Clarke and Trump are kindred spirits, in some respects. They have both failed up, for one. Since Clarke was first appointed to his position 15 years ago — as a Democrat, no less — the sheriff has crafted a public persona as a right-wing hero by berating, threatening, and mocking anyone whom he considers a political opponent, both in person and on frequent cable news appearances. As effective as Clarke has been at replacing Clarence Thomas as the preeminent lawn jockey for the far right , he has been fairly awful at doing his actual job: ensuring community safety and reducing crime.
Despite Trump's tendency to inflate the threat of urban crime, he rarely mentions Milwaukee, one of the most violent cities in the nation . Yet those in conservative spheres haven't raked Clarke over the coals for his failure — because his star keeps rising. And in a political environment in which talking tough about 'law and order' is more important than actually enforcing it, and in the context of an administration that is doing the most to exploit the advantages that systemic racism affords to them, Clarke is a natural fit.
Throughout his career, Clarke has consistently stood in the way of improving law enforcement: He has criticized consent decrees and agreements between federal authorities and courts to improve local police departments, and has denied even the suggestion that systemic bias still exists in those departments. He calls mass incarceration a ' myth ,' points to 'black-on-black' crime as the true danger , and once said that 'there is no police brutality in America ... We ended that back in the ’60s.'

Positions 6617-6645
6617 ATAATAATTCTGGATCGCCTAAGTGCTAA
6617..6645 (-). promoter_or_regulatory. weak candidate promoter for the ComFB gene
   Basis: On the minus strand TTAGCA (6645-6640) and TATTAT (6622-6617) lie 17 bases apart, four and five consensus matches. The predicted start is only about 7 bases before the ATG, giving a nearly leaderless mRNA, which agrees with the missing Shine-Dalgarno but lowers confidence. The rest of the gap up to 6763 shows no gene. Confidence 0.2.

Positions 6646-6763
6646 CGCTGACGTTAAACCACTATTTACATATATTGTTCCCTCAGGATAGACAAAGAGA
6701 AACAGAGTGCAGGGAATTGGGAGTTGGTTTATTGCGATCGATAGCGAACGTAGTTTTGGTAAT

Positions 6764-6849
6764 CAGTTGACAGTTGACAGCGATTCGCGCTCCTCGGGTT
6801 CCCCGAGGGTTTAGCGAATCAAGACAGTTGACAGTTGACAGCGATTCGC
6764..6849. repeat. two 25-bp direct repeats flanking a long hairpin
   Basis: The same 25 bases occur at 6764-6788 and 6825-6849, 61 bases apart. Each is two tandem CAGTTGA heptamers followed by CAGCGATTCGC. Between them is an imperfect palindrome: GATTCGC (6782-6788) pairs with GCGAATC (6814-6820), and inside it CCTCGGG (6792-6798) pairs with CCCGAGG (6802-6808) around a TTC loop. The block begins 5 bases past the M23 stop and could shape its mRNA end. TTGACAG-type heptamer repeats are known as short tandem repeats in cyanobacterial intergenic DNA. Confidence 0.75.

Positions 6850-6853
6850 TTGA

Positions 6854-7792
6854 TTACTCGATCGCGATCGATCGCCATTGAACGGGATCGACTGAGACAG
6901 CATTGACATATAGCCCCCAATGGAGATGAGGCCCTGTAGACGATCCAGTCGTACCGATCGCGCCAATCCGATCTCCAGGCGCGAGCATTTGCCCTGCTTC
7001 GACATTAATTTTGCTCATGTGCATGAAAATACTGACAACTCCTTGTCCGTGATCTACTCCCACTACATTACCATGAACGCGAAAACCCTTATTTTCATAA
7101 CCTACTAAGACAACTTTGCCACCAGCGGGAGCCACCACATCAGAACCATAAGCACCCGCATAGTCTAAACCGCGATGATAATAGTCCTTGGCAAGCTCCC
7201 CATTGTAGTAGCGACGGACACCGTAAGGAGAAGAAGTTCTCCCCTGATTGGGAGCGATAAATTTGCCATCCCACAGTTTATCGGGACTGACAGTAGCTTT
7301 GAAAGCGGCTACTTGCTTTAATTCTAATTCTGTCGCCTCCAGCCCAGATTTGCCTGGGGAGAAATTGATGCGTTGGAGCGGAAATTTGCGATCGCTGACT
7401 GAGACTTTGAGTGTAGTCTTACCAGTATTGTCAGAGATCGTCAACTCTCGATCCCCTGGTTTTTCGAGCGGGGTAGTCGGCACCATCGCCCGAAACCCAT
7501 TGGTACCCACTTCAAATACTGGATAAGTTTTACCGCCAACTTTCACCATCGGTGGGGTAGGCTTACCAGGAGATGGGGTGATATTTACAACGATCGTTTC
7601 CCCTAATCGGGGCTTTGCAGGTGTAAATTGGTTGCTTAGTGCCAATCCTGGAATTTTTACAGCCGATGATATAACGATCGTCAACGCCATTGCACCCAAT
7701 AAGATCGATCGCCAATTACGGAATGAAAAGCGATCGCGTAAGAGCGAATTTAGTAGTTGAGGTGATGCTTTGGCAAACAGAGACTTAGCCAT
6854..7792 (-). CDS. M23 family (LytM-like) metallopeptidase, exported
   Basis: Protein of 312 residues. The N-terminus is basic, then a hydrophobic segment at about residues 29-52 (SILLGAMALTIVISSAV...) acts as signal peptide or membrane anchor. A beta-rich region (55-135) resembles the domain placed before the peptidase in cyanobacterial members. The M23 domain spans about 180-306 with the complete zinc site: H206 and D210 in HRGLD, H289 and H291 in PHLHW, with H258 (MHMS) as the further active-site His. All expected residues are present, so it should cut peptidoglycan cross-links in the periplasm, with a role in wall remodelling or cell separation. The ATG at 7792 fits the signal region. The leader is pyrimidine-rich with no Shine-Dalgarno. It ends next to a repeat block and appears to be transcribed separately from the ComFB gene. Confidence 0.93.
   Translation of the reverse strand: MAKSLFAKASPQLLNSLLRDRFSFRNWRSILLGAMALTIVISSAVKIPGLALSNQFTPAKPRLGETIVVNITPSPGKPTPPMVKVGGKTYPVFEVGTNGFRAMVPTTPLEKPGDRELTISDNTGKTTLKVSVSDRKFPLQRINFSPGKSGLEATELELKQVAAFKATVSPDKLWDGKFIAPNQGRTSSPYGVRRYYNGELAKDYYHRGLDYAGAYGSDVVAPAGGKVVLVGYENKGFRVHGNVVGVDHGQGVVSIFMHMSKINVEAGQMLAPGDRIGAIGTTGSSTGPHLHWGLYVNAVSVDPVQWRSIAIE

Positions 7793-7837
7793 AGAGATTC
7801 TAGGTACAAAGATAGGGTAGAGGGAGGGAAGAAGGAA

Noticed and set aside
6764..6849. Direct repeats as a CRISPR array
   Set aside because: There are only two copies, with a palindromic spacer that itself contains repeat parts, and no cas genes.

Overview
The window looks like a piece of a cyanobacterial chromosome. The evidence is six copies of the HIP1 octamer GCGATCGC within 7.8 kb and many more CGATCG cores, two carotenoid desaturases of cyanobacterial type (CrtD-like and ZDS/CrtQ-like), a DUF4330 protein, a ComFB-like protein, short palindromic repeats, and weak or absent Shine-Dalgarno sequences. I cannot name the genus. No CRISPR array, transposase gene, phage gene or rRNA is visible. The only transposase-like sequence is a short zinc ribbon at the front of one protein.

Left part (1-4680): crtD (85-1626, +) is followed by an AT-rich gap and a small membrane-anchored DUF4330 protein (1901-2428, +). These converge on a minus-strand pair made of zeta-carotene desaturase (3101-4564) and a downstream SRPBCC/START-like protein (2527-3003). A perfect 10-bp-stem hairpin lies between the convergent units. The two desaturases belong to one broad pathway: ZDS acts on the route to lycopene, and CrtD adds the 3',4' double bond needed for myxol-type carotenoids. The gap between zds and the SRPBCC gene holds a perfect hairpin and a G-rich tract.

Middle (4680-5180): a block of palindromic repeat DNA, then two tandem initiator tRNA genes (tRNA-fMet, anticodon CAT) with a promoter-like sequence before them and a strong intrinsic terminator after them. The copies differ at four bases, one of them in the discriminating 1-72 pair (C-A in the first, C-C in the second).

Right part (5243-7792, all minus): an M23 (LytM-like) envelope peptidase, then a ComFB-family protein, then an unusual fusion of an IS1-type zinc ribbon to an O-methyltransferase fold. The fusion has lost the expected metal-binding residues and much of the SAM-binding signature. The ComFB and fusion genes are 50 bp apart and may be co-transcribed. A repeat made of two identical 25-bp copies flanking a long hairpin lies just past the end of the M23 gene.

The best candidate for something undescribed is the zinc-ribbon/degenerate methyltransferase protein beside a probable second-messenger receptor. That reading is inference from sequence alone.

The sheriff resembles a Yosemite Sam of black conservatism, firing off juvenile zingers — ' Black LIES Matter ,' get it? — that frequently serve to undermine his fellow African-Americans. Few people in the public sphere appear to despise black folks as much as Clarke does. He calls to mind the caricature of the self-hating black cop from Boyz n the Hood , converted into a modern-day pundit. As Representative Gwen Moore, a Democrat from Wisconsin, put it in a 2015 op-ed , being a black man lets the sheriff 'give voice to the dog-whistle narratives [Fox News] anchors dare not vocalize themselves.'
It was easier to ignore Clarke when he was just a mascot of the right, a black man with a badge who existed primarily to assuage those Fox News viewers who, outside of their own 'safe spaces,' were uncomfortable expressing what they really felt about race. Here was a black man saying racist things, someone with license to do so.
But given the Thomas case and the three others, the stakes are higher now. Despite the Wisconsin corrections department’s recent glowing review of Clarke's jail, all is clearly not well there. Thomas's family has sued , as have others. The inquest jury found probable cause of a crime in Thomas's death, and recommended that the district attorney pursue felony charges for seven jail officials. Clarke wasn't on that list of suspects, but if the sheriff was not knowingly complicit in the apparent murder of Thomas, he was clearly not all that bothered by it. In Trump's America, why would he be? He won't be fired . In fact, it looks like David Clarke's way of doing things is about to earn him a promotion.